New Year, New York: How NRF 2019 showed us that retail is ‘far from dead’
By Anna Murphy, Communications Executive, Retail Assist
With over 700 exhibitors and 37,000 people attending, the NRF Big Show certainly lives up to its name. With many stats and headlines regaling the ‘death of the High Street’, it seemed an important and salient time to come together as a global retail community to see the innovations that are happening within it.
Whilst some technologies showcased represented nothing new – AI, digital mirrors, and augmented reality to name a few – it was exciting to see the evolution of the customer experience and how industry experts predict it will continue to evolve.
One new trend seen at NRF this year was cryptocurrency and how obtainable it will become within the retail environment. Lolli works as a cashback site, giving its customers a return of up to 30% via Bitcoin. It may have only been running for five months, but it already operates with 500 retail agents and has its sights set on expansion within the British and Australian markets.
Bitstop is a Bitcoin ATM that allows customers to convert cash to Bitcoin. Allowing users to view exchange rates before transactions, a user simply takes cash deposits and concerts these to Bitcoin shares. The aim behind Bitstop was to make cryptocurrency easily available no matter what your technological know-how and its units are already based in airports, retail spaces, supermarkets and petrol stations – simply, wherever is convenient for the consumer.
We also enjoyed catching up with top British retail influencers, Miya Knights, journalist, author and Head of Industry Insight at Eagle Eye, and Andrew Busby, writer and founder of Retail Reflections.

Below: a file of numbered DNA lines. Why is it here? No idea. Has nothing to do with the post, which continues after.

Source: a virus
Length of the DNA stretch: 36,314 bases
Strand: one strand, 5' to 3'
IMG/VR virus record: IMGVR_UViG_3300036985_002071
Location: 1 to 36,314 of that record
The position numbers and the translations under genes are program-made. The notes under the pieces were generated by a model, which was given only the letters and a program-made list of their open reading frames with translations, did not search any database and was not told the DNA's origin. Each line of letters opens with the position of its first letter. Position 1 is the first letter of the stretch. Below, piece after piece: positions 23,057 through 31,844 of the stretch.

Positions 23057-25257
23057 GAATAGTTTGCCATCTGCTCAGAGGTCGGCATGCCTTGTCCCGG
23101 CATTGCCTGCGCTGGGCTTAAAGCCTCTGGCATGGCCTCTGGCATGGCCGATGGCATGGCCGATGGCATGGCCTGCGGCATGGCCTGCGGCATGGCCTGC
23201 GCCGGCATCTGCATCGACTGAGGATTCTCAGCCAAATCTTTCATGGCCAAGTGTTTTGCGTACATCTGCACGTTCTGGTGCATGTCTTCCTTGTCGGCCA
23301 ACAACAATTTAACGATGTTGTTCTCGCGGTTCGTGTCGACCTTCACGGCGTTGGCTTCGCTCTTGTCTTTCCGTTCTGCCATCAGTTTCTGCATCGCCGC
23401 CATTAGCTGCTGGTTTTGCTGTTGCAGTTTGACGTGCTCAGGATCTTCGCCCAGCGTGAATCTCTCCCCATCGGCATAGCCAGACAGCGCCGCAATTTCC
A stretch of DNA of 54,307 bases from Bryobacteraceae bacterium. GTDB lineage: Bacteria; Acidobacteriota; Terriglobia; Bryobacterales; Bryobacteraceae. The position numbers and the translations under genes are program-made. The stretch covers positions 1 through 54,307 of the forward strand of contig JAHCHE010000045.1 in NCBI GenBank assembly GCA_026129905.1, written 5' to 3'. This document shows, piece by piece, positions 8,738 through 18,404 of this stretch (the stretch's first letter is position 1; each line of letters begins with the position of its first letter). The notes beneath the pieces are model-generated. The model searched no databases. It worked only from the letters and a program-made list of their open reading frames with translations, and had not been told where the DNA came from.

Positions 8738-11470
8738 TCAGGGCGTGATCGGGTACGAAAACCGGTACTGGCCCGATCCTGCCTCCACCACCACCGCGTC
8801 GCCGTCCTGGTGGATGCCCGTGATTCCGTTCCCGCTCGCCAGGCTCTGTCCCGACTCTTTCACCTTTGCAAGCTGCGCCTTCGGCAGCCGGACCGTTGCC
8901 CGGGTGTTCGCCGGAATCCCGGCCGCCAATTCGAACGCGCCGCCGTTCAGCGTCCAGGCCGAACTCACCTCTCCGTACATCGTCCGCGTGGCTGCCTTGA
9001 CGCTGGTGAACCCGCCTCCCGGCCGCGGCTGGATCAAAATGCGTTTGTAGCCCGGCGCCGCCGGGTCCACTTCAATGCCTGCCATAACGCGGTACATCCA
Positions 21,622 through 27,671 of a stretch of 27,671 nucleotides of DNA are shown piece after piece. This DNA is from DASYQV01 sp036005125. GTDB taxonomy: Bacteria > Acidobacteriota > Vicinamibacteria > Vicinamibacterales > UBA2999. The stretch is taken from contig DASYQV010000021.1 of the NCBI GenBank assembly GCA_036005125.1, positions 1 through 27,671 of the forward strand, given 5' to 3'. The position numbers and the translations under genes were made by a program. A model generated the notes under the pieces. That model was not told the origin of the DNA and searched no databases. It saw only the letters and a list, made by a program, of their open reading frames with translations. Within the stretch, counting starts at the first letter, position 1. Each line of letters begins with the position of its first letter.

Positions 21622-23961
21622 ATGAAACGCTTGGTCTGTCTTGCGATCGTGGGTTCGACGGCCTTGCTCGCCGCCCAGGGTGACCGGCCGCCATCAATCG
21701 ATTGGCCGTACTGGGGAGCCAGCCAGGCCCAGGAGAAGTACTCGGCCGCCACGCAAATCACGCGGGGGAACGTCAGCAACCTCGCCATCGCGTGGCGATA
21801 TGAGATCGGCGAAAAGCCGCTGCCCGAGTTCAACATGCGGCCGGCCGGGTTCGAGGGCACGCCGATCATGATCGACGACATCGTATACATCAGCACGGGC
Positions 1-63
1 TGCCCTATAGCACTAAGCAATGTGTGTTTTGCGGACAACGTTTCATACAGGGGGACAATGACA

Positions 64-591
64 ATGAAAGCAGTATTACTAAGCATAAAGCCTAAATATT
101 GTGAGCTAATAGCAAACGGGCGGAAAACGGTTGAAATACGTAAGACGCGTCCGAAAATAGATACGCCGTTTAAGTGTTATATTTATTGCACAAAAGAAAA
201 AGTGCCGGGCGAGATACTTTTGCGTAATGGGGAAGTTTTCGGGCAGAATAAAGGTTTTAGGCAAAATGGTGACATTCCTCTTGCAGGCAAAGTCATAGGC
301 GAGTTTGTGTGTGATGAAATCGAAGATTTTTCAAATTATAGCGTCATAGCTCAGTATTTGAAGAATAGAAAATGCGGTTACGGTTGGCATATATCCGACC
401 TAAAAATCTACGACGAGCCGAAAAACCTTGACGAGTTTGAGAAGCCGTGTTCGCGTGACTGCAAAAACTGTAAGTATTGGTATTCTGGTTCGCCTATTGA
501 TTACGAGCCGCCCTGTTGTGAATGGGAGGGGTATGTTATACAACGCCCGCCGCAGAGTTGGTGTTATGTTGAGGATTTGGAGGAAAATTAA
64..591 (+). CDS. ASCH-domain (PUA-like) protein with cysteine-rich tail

One thing they were both in agreement over was the future of UK retail.
Andrew said: “Retail is in a fork in the road. People talk about a retail apocalypse, but I don’t believe in that. Whilst there will be casualties, which is sad and unfortunate, particularly for those whose jobs are affected, it’s an exciting time. What we’re hearing from NRF is the idea that it is all about the store experience, to create spaces for people to enjoy.”
To conclude, he added: “Far from being dead, retail is in great shape. Retail is heading into a much better place: that’s exciting for retailers and that’s also exciting for us as consumers.”
Miya agreed and said: “Retailers have been stung in the last couple of years – but 2019 will be a great year to be a consumer. Unlike in previous years, the focus of the 2019 NRF Big Show has shifted from e-commerce back to the impact on the store, with a real focus on store digitisation and how it directly impacts on customer experiences.’
“Online no longer needs to cannibalise a customer base,” she reflected. “The store is very far from dead! We are going to see fewer stores but more impactful experiences.”
To cement these impactful experiences, we saw a wealth of technology to improve the customer experience. Hero is an app with offices based both in New York and London that allows customers to interact with store staff from the comfort of their own sofas. Users simply initiate a chat through a brand’s website, which then connects the customer to a store assistant, with first preference going to stores near the customer’s location.
Depending on the query, the store assistant can send photos and product recommendations and is also able to show live video. For example, if the customer was questioning the sizing of an item, the live video stream could explain this further, or see an item of clothing after the store assistant had tried it on. This app showed the exciting possibilities of conjoining bricks and mortar and a store’s digital offering, presenting the best shopping experience.